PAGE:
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Thursday, 27 October 2011
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Biblical Rationale.

The Biblical rationale for church planting is so plentiful that it cannot be adequately summarized in this brief space. Nevertheless, the precedence for such an endeavor can adequately be seen in the book of Acts, where Paul and Barnabas are first set apart by the Holy Spirit for the work by the church of Antioch (Acts 13:1-3).

Paul and Barnabas preach the gospel in Cyprus (13:4-21), and continue on to Pisidian Antioch where “the word of God spread through the whole region” (13:49). Despite severe persecution and nearly being stoned to death, Paul and his band continue on to Iconium, Lystra, and Derbe where the Gospel is received with varying success. Nevertheless, before returning to their home church (a more direct geographic route) Paul and his companions retrace their steps in order to “strengthen the disciples and encourage them to remain true to the faith” (14:22). Here a crucial decision is made as Paul “appointed elders for them in each church, and with prayer and fasting, committed them to the Lord” (14:23). In these actions, we clearly see church planting as a God-ordained, and carefully measured apostolic activity.

These bold and courageous tactics are replicated on Paul’s second and third missionary journeys as well (Acts 15:39-18:22 and 18:23-21:17 respectively). We note Paul’s desire to reach unbelievers with the Gospel (Acts 17:16ff) by taking extraordinary measures to ensure that the pagan (unbelieving) audience of his day heard the saving truth of Jesus Christ.

In the midst of his journeys, Paul becomes the founding pastor of a number of churches, his letters to which would eventually become a major portion of the New Testament corpus. Thus the books of 1-2 Corinthians, Galatians, Ephesians, Philippians, Colossians, and 1-2 Thessalonians can rightly be considered the by-product of the church planting work.

Paul’s letter to the Romans is not, however, the product of his own church planting efforts. This church was likely formed by Jewish and Gentile Christians of the Diaspora, perhaps as early as 49 BC. However, in this letter, Paul clearly reveals his church planting ambitions stating, “It has always been my ambition to preach the gospel where Christ was not known, so that I would not be building on someone else’s foundation” (Romans 15:20).

Paul’s church planting zeal is carried over in his pastoral epistles (1-2 Timothy and Titus) wherein he urges the latter young pastor to “straighten out what was left unfinished and appoint elders in every town as I directed you” (Titus 1:5). By this, Paul meant that the work of evangelism is not completed until the local church is fully organized. He is also careful to make sure the young pastors have a carefully organized leadership team of elders and deacons (1 Timothy 3), and that various programs are developed to care for the needy (1 Timothy 5).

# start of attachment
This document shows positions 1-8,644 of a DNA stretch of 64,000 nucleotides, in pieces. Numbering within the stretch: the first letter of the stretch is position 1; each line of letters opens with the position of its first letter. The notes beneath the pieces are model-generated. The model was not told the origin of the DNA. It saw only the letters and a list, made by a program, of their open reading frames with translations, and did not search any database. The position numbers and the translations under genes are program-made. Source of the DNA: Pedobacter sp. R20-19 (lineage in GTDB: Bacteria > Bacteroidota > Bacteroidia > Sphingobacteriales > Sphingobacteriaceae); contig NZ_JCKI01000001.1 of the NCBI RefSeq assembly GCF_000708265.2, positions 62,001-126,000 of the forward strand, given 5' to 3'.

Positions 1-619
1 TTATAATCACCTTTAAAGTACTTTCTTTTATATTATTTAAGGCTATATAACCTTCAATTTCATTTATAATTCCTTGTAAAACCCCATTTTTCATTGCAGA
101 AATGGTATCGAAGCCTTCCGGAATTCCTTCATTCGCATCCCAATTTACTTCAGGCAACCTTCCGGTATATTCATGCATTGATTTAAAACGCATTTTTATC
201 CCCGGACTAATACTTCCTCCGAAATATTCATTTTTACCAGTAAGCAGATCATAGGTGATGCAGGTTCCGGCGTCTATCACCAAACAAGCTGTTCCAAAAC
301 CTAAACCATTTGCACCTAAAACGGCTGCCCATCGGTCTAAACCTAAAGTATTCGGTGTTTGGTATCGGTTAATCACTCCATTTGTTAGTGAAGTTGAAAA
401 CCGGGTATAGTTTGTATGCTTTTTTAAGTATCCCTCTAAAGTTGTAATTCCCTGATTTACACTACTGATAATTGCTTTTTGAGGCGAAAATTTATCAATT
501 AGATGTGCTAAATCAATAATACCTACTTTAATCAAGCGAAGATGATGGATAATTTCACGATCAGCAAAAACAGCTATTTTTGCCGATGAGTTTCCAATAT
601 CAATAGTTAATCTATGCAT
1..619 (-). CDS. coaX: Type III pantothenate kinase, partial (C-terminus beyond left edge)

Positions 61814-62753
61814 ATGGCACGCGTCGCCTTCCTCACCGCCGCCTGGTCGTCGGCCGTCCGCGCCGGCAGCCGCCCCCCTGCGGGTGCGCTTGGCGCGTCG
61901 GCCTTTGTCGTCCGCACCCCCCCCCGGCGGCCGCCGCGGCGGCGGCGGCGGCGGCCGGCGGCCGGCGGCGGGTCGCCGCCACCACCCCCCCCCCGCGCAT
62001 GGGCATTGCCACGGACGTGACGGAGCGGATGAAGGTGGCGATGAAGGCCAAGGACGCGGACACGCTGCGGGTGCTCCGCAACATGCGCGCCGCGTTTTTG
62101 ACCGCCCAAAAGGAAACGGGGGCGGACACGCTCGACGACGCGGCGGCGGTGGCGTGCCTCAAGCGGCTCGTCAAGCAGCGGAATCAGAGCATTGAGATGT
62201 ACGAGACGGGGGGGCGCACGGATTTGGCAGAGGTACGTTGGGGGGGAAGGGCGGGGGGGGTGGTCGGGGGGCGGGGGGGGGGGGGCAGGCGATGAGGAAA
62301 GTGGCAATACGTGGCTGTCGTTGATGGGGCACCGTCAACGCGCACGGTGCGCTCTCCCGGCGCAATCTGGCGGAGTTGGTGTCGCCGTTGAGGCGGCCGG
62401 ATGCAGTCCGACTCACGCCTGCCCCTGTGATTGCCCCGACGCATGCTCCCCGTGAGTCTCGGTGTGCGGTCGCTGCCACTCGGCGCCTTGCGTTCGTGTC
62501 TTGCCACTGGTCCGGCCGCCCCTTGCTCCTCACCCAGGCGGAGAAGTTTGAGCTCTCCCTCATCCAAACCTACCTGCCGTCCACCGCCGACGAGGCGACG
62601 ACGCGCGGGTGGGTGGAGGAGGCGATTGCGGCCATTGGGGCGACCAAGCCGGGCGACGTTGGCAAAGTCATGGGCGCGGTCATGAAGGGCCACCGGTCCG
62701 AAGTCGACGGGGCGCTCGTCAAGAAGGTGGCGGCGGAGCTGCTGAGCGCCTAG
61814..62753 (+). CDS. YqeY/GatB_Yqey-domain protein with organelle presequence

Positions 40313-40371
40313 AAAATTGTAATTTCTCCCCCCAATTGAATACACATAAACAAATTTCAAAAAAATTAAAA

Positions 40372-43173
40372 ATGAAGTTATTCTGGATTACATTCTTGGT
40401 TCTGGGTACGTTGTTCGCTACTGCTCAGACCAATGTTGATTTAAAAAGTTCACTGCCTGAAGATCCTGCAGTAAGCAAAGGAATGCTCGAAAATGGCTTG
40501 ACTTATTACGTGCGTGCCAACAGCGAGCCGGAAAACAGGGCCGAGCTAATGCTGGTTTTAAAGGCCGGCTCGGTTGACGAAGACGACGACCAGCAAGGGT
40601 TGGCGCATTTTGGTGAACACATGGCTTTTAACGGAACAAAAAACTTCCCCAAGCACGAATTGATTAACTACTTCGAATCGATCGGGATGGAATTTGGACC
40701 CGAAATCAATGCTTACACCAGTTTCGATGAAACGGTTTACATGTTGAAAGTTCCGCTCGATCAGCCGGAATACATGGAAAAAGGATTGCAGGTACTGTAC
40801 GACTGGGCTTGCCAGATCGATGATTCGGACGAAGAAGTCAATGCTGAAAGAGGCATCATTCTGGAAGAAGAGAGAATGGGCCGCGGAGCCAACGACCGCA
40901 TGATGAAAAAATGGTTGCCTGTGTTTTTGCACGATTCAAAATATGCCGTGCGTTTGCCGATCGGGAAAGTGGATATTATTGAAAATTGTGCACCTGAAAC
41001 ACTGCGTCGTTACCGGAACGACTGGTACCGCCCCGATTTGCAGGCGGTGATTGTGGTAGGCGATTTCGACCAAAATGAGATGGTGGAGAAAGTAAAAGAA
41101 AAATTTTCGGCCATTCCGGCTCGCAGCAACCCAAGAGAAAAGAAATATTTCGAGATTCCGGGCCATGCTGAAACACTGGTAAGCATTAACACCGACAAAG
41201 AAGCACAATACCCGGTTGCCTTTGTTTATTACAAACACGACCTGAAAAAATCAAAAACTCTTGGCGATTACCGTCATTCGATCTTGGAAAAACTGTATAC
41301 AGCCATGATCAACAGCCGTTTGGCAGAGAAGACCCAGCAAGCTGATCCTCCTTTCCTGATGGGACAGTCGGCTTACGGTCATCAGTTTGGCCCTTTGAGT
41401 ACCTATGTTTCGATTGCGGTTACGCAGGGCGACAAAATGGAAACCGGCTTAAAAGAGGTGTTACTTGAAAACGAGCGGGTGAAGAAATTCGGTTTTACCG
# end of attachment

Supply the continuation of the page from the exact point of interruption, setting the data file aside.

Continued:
Paul’s letters indicate that the three marks of a True Church are to be present in all Christian churches: 1) The Word is preached with authority (2 Timothy 3:14 – 4:5), 2) the sacraments are rightly administered (1 Corinthians 11:17-34), and 3) church discipline is in affect (1 Corinthians 5). 

All of the above events, of course, are founded upon Jesus’ Great Commission (variously articulated in Matthew 28:18-20, Mark 16:15, Luke 24:47-48, and Acts 1:8).  Thus, church planting is an endeavor sanctioned and ordained by the Lord Himself.

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Posted on 10/27/2011 11:21 AM by Matthew Everhard
Friday, 17 December 2010
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How Can This Be?

I don’t know if you’ve ever wondered what God is “doing to you” before—say in taking away a job that you loved, or in causing you to lose a relationship that you had really valued; or even by giving you a stress or a burden that you supposed you could not handle—I don’t know if you’ve ever wondered what God is “up to” before, but consider for a moment the plight of Mary.

Everything was going along just fine, she probably thought, until God got involved! Like most young gals, Mary probably had great dreams; dreams of a beautiful traditional wedding. The whole village would gather to celebrate the nuptials of Joseph and herself. Dreams of raising a family. Perhaps raising crops. Starting a business. And then one day, apparently out of nowhere, Mary receives a stunning, beautiful, shocking and upsetting announcement. Mary will conceive, out of full wedlock, and she being a virgin (untouched, innocent, sexually pure) will bear the Messiah. Luke 1:29 says it best, Mary was greatly troubled at these words.

I want to ask a great question. Maybe the greatest question that has ever been asked and certainly one what would plague Mary for those nine months of pregnancy: Why would God see fit to visit humanity by means of a miraculous virgin birth? Or to say it another way, why would God become man at all? I suppose there could have been any number of possibilities for how God could save the world: He could have sent down a fully formed, mature man from the Heavens. He could have taken a normal guy out of any Jerusalem street and “zapped” him into a divine messenger. But no, God chose to become a man himself in order to redeem the world. In this article, I want to ask one of the greatest theological questions that can ever be pondered: Why did God choose to save the world through the incarnation of Christ?

(Read the full article by clicking on the Pastor's Desk button on the left).

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Posted on 12/17/2010 9:51 AM by Matthew Everhard
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